There is one letter published under the pseudonym Paterfamilias, dealing with the funding of the proposed railway.
Next comes an account of the Lindis Diggings, re-printed from the Lyttelton Times giving the location of the discovery of gold.
The Waste Lands' Board
The Board reported that land had been purchased in the gorge of the Wakaepa branch of the Selwyn River by a company formed to raise copper ore.
A destructive fire had broken out in a Cashel Street brewery. Spread of the fire had been limited by pulling down the next building in the street. The article lists which buildings were covered by insurance and makes an appeal for public charity to help the poor who were left in distress as a result of the fire.
The rest of the paper is devoted to advertisements several of which list the goods which have arrived in Lyttelton in recent shipments and the names of the passengers on these ships.
The English in the advertisements is often like a formal letter.
Coffee and Refreshment Rooms,
BEGS to inform residents, new arrivals, and visitors
from the country, that good accommodation, combined
with moderate charges, can be had at the above house.
Bed, Breakfast, Dinner, or Tea, One and Sixpence
Meals to be had at all hours.
An Ordinary daily at Two P.M.
A number of advertisements reflect the importance at that time of growing food in the home garden – Garden Implements, Rhubarb Roots and Fruit Trees – Apples, Pears, Peaches, Nectarines, Apricots, Figs, Grape vines, Medlars, Quinces, Walnuts, Cob nuts, Hazel nuts and Filberts.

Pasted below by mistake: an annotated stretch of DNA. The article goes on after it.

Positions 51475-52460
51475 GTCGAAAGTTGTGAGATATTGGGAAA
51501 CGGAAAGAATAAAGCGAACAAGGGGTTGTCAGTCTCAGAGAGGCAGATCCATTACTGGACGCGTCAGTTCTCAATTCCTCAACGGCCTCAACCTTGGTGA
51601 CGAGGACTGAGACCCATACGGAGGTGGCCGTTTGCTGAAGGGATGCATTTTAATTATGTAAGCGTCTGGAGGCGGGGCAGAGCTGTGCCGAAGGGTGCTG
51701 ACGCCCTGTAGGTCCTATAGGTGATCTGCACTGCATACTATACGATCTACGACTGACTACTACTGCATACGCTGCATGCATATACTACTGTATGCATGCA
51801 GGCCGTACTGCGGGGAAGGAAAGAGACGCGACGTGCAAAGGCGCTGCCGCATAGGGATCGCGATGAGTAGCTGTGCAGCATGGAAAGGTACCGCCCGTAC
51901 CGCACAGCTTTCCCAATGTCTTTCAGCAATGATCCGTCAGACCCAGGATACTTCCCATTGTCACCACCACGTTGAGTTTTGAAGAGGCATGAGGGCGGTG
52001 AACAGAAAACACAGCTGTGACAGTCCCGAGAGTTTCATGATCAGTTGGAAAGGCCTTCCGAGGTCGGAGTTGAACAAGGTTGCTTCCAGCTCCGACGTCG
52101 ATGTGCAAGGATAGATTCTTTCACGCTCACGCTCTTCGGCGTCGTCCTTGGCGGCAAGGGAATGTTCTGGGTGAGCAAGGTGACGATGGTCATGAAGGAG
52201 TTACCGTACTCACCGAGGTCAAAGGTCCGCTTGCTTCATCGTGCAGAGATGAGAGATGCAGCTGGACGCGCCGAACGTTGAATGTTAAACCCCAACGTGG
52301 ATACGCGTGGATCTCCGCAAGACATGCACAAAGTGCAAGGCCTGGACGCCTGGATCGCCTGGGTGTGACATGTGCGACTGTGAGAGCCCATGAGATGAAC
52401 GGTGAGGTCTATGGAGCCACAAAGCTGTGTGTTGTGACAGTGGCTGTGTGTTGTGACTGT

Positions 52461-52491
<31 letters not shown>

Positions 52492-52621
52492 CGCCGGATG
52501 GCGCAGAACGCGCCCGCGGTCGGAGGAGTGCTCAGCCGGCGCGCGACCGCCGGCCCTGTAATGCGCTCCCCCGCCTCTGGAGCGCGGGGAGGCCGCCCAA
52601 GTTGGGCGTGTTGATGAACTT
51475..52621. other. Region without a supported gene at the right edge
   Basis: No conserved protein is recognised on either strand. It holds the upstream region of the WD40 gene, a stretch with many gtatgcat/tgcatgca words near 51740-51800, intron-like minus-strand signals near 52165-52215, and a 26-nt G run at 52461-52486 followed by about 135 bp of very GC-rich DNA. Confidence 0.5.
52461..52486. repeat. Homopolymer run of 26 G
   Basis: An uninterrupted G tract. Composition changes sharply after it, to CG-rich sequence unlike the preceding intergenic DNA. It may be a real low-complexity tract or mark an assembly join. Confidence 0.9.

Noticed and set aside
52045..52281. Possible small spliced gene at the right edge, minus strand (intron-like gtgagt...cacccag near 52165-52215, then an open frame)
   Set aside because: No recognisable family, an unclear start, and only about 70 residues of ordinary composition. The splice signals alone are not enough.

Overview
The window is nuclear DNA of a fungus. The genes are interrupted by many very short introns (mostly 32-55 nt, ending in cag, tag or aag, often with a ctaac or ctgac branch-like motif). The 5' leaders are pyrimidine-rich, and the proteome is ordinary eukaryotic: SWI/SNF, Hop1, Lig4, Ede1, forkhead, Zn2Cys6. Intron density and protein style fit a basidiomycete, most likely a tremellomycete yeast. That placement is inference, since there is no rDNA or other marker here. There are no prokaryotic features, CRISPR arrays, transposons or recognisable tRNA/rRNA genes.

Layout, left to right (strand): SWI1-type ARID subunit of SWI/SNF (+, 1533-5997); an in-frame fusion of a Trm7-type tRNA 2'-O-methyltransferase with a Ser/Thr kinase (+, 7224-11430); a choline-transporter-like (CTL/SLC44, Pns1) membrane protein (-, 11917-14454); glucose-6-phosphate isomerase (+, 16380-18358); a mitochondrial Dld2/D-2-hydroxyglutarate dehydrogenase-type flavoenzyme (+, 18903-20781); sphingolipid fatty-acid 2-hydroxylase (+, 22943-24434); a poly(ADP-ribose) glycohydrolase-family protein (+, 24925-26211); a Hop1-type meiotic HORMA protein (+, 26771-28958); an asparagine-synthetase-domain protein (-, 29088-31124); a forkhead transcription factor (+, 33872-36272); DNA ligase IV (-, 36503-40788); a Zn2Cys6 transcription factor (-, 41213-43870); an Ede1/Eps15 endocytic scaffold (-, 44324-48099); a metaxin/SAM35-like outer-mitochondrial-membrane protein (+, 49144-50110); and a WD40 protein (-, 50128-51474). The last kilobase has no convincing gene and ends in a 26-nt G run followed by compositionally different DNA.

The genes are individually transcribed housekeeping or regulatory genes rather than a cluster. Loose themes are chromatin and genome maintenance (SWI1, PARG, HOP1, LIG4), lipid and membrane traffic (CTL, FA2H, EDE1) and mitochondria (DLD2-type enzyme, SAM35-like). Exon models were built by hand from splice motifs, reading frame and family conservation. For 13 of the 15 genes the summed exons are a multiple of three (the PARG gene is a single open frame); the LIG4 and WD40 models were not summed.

An importer of Wines, Spirits and Bottled Beer advertises delivery, free of charge, five miles round Christchurch. Such products must have been popular and some people must have over-indulged to cause the formation of The Christchurch Total Abstinence Society
which advertises its Quarterly Meeting in The Press.
The list of products brought to Lyttelton from London by the ship Minerva includes a number of products with a curiously modern ring – Mohair and Velvet Pile Over-Coats, Cords and Moleskins, and other items which remind us of how times and fashions have changed – Cashmere, Dogskin and real Buckskin Gloves for men, shirts with separate collars, Gents' Black Paris Hats.
A comprehensive list of items needed when a family is in mourning is a reminder of the importance of wearing black clothes during the period of mourning followed by a black arm band in subsequent months.
Trading is to cease in the winter months at seven o'clock – a reflection of the long hours worked at that time by those employed in the retail trade.
I recommend that those who were fortunate enough to obtain a copy of the 150th Anniversary issue of the Press read and keep the copy of the first issue as it is a historical document and will be valued by future students interested in the history of Canterbury and the development of New Zealand journalism.